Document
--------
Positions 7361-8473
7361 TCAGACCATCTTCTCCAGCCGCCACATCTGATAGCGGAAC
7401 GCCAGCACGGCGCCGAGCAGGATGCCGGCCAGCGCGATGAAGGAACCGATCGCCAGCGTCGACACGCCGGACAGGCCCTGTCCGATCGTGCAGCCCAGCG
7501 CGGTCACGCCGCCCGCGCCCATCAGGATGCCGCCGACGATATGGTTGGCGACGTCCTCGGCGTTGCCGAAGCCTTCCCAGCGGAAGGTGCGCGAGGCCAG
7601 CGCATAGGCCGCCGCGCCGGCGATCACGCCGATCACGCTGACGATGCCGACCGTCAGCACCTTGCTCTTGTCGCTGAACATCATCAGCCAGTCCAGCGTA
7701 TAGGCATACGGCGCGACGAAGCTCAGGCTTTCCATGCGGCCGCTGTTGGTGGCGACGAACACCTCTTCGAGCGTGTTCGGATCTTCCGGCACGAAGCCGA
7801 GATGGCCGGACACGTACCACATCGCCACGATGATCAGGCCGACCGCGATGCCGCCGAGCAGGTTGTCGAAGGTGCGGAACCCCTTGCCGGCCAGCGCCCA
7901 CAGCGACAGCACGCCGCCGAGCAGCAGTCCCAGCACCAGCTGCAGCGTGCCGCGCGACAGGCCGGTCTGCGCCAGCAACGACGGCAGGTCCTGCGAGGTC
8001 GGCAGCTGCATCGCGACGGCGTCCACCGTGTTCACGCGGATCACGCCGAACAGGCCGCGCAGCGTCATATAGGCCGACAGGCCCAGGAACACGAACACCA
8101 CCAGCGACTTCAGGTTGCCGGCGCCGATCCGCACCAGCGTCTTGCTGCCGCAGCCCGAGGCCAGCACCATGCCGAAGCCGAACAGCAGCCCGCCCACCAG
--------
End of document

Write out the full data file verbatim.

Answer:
Positions 7361-8473
7361 TCAGACCATCTTCTCCAGCCGCCACATCTGATAGCGGAAC
7401 GCCAGCACGGCGCCGAGCAGGATGCCGGCCAGCGCGATGAAGGAACCGATCGCCAGCGTCGACACGCCGGACAGGCCCTGTCCGATCGTGCAGCCCAGCG
7501 CGGTCACGCCGCCCGCGCCCATCAGGATGCCGCCGACGATATGGTTGGCGACGTCCTCGGCGTTGCCGAAGCCTTCCCAGCGGAAGGTGCGCGAGGCCAG
7601 CGCATAGGCCGCCGCGCCGGCGATCACGCCGATCACGCTGACGATGCCGACCGTCAGCACCTTGCTCTTGTCGCTGAACATCATCAGCCAGTCCAGCGTA
7701 TAGGCATACGGCGCGACGAAGCTCAGGCTTTCCATGCGGCCGCTGTTGGTGGCGACGAACACCTCTTCGAGCGTGTTCGGATCTTCCGGCACGAAGCCGA
7801 GATGGCCGGACACGTACCACATCGCCACGATGATCAGGCCGACCGCGATGCCGCCGAGCAGGTTGTCGAAGGTGCGGAACCCCTTGCCGGCCAGCGCCCA
7901 CAGCGACAGCACGCCGCCGAGCAGCAGTCCCAGCACCAGCTGCAGCGTGCCGCGCGACAGGCCGGTCTGCGCCAGCAACGACGGCAGGTCCTGCGAGGTC
8001 GGCAGCTGCATCGCGACGGCGTCCACCGTGTTCACGCGGATCACGCCGAACAGGCCGCGCAGCGTCATATAGGCCGACAGGCCCAGGAACACGAACACCA
8101 CCAGCGACTTCAGGTTGCCGGCGCCGATCCGCACCAGCGTCTTGCTGCCGCAGCCCGAGGCCAGCACCATGCCGAAGCCGAACAGCAGCCCGCCCACCAG